A new Apple patent application describes a way to transform an iMessage to a voice note. In this way, the recipient can choose to have your message read to them not in Siri’s voice, but in yours.
To do this, you would each need to share a voice file containing the data the iPhone would need to mimic your voice when reading the message aloud …
You can of course already ask Siri to read an incoming text or iMessage using a “Read the text message” or “Read my latest message from Johnny Appleseed” command. Siri also offers to let you dictate a reply.
This feature is handy when driving, or at other times you can’t pick up your phone to read a message, like when you’re cooking or just walking down a busy street.
iMessage to voice note
Apple’s patent is an extension of this, as Patently Apple reports. It is of course written in the usual Victorian-sounding language common to patents.
in response to receiving a message from a contact named “John,” a user may desire to listen to the message in John’s voice, which enhances user experience while increasing efficiency of the device by eliminating the need for the user to read the received message […]
A voice model is obtained based on the plurality of speech inputs. A user input is received from the first user, the user input corresponding to a request to provide access to the voice model. The voice model is provided to a second electronic device. In some examples, a message is received from a respective user of a second electronic device. In response to receiving the message, a voice model of the respective user is received. Based on the voice model, an audio output corresponding to the received message is provided.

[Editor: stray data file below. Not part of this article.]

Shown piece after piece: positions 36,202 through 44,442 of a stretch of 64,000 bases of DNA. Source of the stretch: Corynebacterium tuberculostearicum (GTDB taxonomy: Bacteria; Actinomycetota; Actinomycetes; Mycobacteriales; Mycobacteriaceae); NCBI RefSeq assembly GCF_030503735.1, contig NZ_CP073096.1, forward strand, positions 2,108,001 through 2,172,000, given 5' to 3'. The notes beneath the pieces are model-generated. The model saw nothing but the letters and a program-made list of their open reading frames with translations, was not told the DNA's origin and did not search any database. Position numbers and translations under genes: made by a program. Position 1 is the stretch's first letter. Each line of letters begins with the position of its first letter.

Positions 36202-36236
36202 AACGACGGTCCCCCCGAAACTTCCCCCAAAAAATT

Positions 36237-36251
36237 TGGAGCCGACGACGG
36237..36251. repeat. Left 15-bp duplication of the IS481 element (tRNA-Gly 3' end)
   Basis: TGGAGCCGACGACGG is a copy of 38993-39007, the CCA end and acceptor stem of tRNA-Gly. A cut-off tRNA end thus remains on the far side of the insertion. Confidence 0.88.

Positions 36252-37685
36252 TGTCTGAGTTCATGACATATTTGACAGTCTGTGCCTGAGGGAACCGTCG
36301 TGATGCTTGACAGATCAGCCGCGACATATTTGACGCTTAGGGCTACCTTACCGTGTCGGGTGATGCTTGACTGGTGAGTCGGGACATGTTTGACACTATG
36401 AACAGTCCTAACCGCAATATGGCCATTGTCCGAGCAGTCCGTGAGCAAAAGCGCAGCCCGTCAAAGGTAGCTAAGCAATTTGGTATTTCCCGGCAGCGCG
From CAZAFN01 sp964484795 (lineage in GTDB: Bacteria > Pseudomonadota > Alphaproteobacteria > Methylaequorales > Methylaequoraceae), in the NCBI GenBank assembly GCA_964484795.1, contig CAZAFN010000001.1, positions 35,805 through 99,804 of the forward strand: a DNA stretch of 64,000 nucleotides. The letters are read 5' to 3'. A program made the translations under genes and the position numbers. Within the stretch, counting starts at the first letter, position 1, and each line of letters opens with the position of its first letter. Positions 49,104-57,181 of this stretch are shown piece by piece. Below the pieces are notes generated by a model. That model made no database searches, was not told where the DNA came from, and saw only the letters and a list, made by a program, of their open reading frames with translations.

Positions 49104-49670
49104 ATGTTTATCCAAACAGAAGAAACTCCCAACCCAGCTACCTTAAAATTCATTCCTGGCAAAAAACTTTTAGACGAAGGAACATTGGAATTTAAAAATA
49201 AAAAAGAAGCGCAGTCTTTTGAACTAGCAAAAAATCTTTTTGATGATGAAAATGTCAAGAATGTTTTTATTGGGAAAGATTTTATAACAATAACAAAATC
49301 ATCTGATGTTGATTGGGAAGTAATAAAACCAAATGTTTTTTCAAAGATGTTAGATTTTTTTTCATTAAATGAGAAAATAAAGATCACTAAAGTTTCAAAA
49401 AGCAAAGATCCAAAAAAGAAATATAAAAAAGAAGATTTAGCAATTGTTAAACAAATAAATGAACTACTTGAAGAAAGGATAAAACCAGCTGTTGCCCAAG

In other words, when you send an iMessage, your phone would offer you the option to attach a voice file. This file would be automatically created and stored on your phone, based on your use of Siri.
If you do this, the recipient would be asked whether they want to receive the voice file as well as the message. If they choose to do this, then both that message and any subsequent messages from you can be read in a simulation of your voice.
The patent also allows for the voice file to be sent on its own, so you can do it ahead of time with selected contacts, so there’s no delay in downloading it when a message arrives.
As with all Apple patents, there’s no way to know whether the company will ever turn it into a live feature, but it certainly seems something likely to prove appealing to many, and I could for sure see it being demo’d in an iPhone keynote.
What’s your view? Is iMessage to voice note a feature you’d like? Let us know in the comments.